Figures 3, 3, 3 show some representative TPF images at depths of 0, 32, and 64 μm within the tissue sample, respectively. The epithelial cellular nuclei can be easily identified at all depths, and as expected in stratified squamous epithelium, the cell density varies with depth. Overall, these endomicroscopic TPF intensities and images as a function of depth demonstrate that the extremely thin SMA actuator along with a spring can effectively perform depth scanning in a compact endomicroscope probe for depth-resolved TPF imaging.
Figures 4, 4, 4 show another example of the depth-resolved TPF imaging achieved with a SMA-based focus scanning mechanism. The sample was a piece of unstained white paper and depths were calibrated at 0, 32, and 64 μm, respectively. As shown, different fiber structures can be clearly resolved at different depths, with the fiber diameter varying from a few microns to around 20 μm. Again, these imaging results demonstrate the feasibility of the SMA-based scanning mechanism for enabling depth scanning on an endomicroscope of a small form factor. Thus, 3-D nonlinear optical endomicroscopy imaging becomes possible.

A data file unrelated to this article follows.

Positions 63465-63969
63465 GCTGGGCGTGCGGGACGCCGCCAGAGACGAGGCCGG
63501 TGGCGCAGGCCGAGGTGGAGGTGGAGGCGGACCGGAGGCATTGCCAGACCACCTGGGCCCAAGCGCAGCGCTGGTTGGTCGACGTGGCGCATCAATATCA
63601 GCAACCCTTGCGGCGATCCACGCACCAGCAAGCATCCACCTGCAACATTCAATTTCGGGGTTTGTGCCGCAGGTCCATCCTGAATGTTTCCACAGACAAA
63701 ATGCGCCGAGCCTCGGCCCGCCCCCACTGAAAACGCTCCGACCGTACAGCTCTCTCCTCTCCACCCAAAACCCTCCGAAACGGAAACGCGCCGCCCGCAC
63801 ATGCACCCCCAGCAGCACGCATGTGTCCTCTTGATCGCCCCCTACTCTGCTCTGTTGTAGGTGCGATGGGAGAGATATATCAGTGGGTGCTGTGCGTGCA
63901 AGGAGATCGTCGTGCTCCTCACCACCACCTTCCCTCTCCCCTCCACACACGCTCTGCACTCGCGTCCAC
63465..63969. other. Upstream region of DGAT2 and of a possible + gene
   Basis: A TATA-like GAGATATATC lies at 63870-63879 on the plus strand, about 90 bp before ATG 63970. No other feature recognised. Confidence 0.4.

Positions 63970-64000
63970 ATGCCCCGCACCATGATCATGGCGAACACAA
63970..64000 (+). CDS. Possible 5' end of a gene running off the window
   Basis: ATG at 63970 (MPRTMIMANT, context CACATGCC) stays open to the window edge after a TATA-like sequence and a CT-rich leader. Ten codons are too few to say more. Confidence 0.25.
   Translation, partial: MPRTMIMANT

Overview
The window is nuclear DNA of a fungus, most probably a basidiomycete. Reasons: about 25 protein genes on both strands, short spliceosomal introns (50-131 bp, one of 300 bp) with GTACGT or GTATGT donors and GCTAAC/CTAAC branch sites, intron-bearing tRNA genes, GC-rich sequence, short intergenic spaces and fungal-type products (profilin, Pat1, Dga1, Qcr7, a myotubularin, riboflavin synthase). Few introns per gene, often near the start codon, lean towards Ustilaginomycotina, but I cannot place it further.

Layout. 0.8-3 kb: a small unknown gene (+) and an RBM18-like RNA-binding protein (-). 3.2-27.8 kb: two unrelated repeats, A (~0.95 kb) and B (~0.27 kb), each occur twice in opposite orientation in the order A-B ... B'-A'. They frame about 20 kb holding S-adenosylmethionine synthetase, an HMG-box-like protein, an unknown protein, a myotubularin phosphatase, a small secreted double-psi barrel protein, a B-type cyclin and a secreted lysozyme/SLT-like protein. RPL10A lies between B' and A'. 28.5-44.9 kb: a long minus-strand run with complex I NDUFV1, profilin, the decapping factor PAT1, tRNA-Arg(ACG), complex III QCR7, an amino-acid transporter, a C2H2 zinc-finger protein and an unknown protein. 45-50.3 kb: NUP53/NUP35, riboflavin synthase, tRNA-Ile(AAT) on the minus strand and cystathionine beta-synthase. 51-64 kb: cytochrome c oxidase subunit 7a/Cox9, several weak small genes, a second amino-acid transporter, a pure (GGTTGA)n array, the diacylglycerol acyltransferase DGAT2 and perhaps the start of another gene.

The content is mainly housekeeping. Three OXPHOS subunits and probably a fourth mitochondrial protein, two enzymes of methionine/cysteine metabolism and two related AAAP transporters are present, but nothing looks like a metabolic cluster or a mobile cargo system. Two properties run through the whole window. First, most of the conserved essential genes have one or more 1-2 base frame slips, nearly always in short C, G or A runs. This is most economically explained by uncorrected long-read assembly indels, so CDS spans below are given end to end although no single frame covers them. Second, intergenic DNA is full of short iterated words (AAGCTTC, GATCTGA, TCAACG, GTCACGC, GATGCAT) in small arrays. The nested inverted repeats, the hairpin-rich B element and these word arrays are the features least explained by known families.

In summary, a flexible fiber optic endomicroscope capable of dynamic depth scanning is developed for 3-D nonlinear optical imaging of biological samples. Depth scanning is achieved with high accuracy and good repeatability by using ultrathin SMA wires that require an extremely low drive voltage. It is expected that the performance of the endomicroscope can be further improved by moving only the focusing lens (as opposed to both the lens and the fiber optic scanner) and by developing a drive waveform to produce linear depth scanning.
This research was supported in part by the National Institutes of Health (CA120480, CA116442, and EB007636) and the National Science Foundation (Career Award, Li).